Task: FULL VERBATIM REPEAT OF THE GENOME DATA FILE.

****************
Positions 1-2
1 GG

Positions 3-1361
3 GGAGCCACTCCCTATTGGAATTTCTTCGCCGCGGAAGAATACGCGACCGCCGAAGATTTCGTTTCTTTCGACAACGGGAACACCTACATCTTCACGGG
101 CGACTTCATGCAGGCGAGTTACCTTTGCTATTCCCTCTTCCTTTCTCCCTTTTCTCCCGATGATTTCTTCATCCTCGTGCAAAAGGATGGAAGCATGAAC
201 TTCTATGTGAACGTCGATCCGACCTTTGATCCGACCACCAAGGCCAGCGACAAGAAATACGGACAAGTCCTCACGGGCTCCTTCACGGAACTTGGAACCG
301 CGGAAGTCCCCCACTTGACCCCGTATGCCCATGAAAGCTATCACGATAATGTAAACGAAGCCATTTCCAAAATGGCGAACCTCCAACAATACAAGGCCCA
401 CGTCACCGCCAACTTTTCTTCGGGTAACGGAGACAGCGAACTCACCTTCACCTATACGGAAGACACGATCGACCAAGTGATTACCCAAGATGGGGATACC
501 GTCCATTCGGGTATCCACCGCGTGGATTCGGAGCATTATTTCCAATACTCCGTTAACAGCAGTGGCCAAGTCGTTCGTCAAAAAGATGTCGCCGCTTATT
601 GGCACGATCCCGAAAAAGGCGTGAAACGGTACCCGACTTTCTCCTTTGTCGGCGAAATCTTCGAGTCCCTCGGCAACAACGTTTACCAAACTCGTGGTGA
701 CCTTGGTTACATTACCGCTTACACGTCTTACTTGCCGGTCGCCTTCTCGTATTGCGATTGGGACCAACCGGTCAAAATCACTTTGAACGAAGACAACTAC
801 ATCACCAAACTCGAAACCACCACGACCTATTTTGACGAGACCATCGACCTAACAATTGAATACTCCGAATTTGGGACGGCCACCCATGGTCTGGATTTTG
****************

Positions 1-2
1 GG

Positions 3-1361
3 GGAGCCACTCCCTATTGGAATTTCTTCGCCGCGGAAGAATACGCGACCGCCGAAGATTTCGTTTCTTTCGACAACGGGAACACCTACATCTTCACGGG
101 CGACTTCATGCAGGCGAGTTACCTTTGCTATTCCCTCTTCCTTTCTCCCTTTTCTCCCGATGATTTCTTCATCCTCGTGCAAAAGGATGGAAGCATGAAC
201 TTCTATGTGAACGTCGATCCGACCTTTGATCCGACCACCAAGGCCAGCGACAAGAAATACGGACAAGTCCTCACGGGCTCCTTCACGGAACTTGGAACCG
301 CGGAAGTCCCCCACTTGACCCCGTATGCCCATGAAAGCTATCACGATAATGTAAACGAAGCCATTTCCAAAATGGCGAACCTCCAACAATACAAGGCCCA
401 CGTCACCGCCAACTTTTCTTCGGGTAACGGAGACAGCGAACTCACCTTCACCTATACGGAAGACACGATCGACCAAGTGATTACCCAAGATGGGGATACC
501 GTCCATTCGGGTATCCACCGCGTGGATTCGGAGCATTATTTCCAATACTCCGTTAACAGCAGTGGCCAAGTCGTTCGTCAAAAAGATGTCGCCGCTTATT
601 GGCACGATCCCGAAAAAGGCGTGAAACGGTACCCGACTTTCTCCTTTGTCGGCGAAATCTTCGAGTCCCTCGGCAACAACGTTTACCAAACTCGTGGTGA
701 CCTTGGTTACATTACCGCTTACACGTCTTACTTGCCGGTCGCCTTCTCGTATTGCGATTGGGACCAACCGGTCAAAATCACTTTGAACGAAGACAACTAC
801 ATCACCAAACTCGAAACCACCACGACCTATTTTGACGAGACCATCGACCTAACAATTGAATACTCCGAATTTGGGACGGCCACCCATGGTCTGGATTTTG